On Assessing Progress June 1, 2015Posted by Summerspeaker in Epistemology, Primitivism, Transhumanism.
Reluctance or refusal to rank different times, places, and experiences in no way goes against or implies at rejection of rationality, empiricism, or science. To the contrary, it’s commonly a rational move informed by an understanding of the power of knowledge production and the danger of spurious claims. It’s entirely legitimate to admit ignorance and to question the desire for assessment. Why assert progress? What does this assertion do? Whom does it serve?
While certain types of progress are almost undeniable empirically – the overall worldwide increase in life expectancy at birth over the last couple centuries comes immediately to mind – any attempt a grand evaluation runs into a whole host of problems. As the word itself suggests, evaluation is a matter of values. The lack of data compounds this arbitrariness. How do you figure out, for example, what medieval English laborers thought of their lives? The documentary record is spotty at best and tends to get worse the farther back you go. Both studies and my personal experience suggest that happiness is a tricky thing. One theory is that it’s significantly genetic or otherwise set early on. Wherever you go, there you are. While I might think myself privileged over the medieval serf with laptop and internet connection, it’s not certain that I’m enjoying life more.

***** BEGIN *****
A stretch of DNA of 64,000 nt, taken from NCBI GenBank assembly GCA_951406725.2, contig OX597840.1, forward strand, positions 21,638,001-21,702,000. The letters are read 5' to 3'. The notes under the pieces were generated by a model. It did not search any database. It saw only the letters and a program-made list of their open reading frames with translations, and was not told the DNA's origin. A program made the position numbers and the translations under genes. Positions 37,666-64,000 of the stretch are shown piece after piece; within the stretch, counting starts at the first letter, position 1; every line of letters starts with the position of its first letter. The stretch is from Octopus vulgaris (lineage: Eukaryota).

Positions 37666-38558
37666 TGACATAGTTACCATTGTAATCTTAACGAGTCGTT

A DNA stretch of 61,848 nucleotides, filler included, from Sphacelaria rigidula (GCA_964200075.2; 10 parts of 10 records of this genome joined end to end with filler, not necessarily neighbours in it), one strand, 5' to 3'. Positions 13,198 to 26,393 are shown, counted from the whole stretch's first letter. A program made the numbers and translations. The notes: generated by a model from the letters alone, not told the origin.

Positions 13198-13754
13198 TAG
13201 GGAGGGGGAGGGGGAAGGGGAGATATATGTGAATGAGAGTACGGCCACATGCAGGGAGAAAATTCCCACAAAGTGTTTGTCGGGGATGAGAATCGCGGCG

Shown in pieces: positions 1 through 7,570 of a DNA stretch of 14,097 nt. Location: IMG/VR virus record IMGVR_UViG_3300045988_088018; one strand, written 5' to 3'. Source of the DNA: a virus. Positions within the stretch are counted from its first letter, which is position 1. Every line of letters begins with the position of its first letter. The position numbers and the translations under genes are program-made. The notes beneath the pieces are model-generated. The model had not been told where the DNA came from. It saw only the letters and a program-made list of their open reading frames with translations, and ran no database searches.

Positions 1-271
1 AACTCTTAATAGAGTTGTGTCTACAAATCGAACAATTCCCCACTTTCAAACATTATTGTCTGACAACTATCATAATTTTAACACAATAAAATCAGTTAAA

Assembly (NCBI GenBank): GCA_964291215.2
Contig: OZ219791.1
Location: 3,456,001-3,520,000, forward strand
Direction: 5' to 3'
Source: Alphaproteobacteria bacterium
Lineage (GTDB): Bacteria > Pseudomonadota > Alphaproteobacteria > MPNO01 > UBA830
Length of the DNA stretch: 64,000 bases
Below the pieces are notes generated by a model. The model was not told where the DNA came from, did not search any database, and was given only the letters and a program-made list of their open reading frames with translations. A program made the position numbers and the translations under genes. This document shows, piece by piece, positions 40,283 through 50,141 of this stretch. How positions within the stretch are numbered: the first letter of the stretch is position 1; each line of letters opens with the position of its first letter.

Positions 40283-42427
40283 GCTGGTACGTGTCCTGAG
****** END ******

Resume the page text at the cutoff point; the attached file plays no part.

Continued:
I still find Philippe Verdoux’s sweeping analysis of the historical record compelling. However, regardless of whether there’s progress in the human condition since prehistory or medieval times or 1965, we can and should do so much better than all that’s come before.
Context: This post comes as immediate to a Facebook argument with William Gillis but relates to key themes in futurism and transhumanism.